Somebeachsomewhere could extend his legacy on Meadowlands Pace Night
Six of the 10 finalists are either a son or grandson of the late legend.
by Bob Heyden
We are staring at an unprecedented Meadowlands Pace finish in 2022. There is a strong likelihood that the winner will either be a son or grandson of Somebeachsomewhere, the stallion that died away four-and-a-half years ago.
Three finalists are by SBSW’s son Captaintreacherous (Captain Cowboy, I Did It My Way and Captainryanmichael), two are by SBSW’s son Huntsville (Caviart Camden and Early Action) and one (Beach Glass) is from the Somebeachsomewhere’s final crop.
No horse has won the Meadowlands Pace after their sire has died.
Also, no Pace winner has ever been from a sire’s last crop. SBSW would also be the first to win the Pace with progeny from his first crop (Captaintreacheous — 2013) and last.
Here’s a look at some major accomplishments that happened long after a horse’s sire had died:
1. Sportswriter won the 2009 Metro and 2010 NA Cup. His sire, Artsplace, died in 2006.
2. Keystone Velocity was the 2017 Older Male Pacer of the year a decade after sire Western Hanover died in 2007.
3. Arch Madness banked $4.3 million career and set the all-time record for Breeders Crown final appearances. His sire, Balanced Image, died three years before Arch Madness first competed.
4. Chapter Seven was the 2012 Horse of the Year four years after sire Windsongs Legacy died.
5. Cam Fella’s last race was in the same 24-hour window when his sire Most Happy Fella died. At that exact moment, Most Happy Fella had $39 million in siring credits. But, he was far from done. He wound up his siring career at $93 million plus. Amazingly, Armbro Feather won the 1989 mares open pace Breeders Crown six years after dad died. (P.S. — Cam Fella himself sired his richest ever performer from his last crop — $3.7 million earner Eternal Camnation)
OLD TIMERS NIGHT
The last four Meadowlands Pace finals have seen an oddity — the average age of the winning sire has been 19.5 years:
2018 — Courtly Choice (sired by Art Major, 19)
2019 — Best In Show (Bettors Delight, 21)
2020 — Tall Dark Stranger (Bettors Delight, 22)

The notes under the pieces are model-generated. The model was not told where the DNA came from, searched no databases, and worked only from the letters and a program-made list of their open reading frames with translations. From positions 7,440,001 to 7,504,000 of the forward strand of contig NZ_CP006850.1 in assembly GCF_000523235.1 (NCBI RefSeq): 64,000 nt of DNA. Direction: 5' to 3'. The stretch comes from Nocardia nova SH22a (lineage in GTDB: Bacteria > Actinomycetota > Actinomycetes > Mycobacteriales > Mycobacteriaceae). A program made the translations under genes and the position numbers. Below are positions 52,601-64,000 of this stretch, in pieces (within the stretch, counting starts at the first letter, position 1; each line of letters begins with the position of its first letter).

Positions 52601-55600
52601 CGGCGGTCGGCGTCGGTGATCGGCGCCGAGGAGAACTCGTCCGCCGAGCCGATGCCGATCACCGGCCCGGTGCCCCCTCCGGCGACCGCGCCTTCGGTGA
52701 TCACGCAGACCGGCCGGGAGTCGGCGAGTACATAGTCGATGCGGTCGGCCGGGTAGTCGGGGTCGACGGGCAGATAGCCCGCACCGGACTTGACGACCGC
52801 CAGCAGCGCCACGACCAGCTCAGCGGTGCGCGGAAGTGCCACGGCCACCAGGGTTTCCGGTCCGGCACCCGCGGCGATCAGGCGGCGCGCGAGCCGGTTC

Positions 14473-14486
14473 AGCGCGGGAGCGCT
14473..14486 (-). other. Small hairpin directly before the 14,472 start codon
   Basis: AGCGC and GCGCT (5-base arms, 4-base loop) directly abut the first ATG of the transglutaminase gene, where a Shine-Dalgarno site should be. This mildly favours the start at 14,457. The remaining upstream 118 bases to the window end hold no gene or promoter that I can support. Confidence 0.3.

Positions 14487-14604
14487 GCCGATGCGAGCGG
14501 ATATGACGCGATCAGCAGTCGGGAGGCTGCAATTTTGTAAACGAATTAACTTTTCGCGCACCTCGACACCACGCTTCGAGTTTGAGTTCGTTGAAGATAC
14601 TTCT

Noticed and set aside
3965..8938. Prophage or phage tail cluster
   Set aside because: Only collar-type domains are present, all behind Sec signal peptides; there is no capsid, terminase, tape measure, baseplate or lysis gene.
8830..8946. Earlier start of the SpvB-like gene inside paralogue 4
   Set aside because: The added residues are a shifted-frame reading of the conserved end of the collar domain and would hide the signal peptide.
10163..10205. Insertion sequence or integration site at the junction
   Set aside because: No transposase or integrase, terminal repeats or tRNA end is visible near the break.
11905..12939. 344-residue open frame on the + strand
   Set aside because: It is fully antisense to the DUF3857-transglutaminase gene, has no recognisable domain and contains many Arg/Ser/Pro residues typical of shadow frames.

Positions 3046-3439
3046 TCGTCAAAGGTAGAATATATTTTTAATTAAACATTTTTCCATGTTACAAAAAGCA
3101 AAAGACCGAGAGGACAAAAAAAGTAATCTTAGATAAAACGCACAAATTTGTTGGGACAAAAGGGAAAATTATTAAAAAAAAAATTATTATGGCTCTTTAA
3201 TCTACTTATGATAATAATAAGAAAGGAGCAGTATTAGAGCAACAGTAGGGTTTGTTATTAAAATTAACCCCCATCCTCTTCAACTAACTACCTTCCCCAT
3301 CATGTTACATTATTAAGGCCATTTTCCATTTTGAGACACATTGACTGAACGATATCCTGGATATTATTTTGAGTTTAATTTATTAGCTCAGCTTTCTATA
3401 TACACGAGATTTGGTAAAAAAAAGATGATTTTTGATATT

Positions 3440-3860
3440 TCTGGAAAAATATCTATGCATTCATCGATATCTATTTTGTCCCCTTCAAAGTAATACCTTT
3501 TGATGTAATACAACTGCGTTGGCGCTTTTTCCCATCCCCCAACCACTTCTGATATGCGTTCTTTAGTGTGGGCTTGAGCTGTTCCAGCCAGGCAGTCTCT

2021 — Lawless Shadow (Shadow Play, 16)
FIRST CROP SUCCESS?
Huntsville sons Caviart Camden and Early Action will try to become the eighth winner of the Meadowlands Pace by a first-crop sire.
GINGRAS BACK WITH THE PACE FAVORITE
Yannick Gingras is driving the 2022 Meadowlands Pace favorite, Beach Glass, two years ago he won with Tall Dark Stranger as the public choice and 18 years ago he debuted with the 9-5 favorite Timesareachanging (second for Brett Pelling). Gingras will try to join Mike Lachance, John Campbell and Ron Pierce as the fourth driver to win a Meadowlands Pace before and after going into the Hall Of Fame.
DIANE LEWIS BACK, TOO
Caretaker (to the stars) Diane Lewis is back in the Meadowlands Pace with Early Action. In 2021, she had Perfect Sting.
In the previous 45 editions of the Meadowlands Pace final, never have driving brothers competed against each other. That changes this year when Andrew and Todd McCarthy will battle with I Did It Myway (post 8, 10-1) and Caviart Camden (post 2, 12-1), respectively.
Brothers Howard and Jack Parker, Jr. raced in separate editions. As did Mike Allen (fourth in 1996) and brother Rod (the winner of the 1992 edition with Carlsbad Cam).
DRIVING PACE DEBUTS
Ten of the 45 winning drivers in the Meadowlands Pace were making their debuts in the race — and, of course, in the first half-dozen years of the race the majority of the drivers were making their debuts (four of first seven winners). Todd McCarthy will try the NA Cup / Meadowlands Pace Double while he’s at it. No driver has won both races in the same year with two different colts. Here’s a look at the winning drivers that debuted that year in the Pace: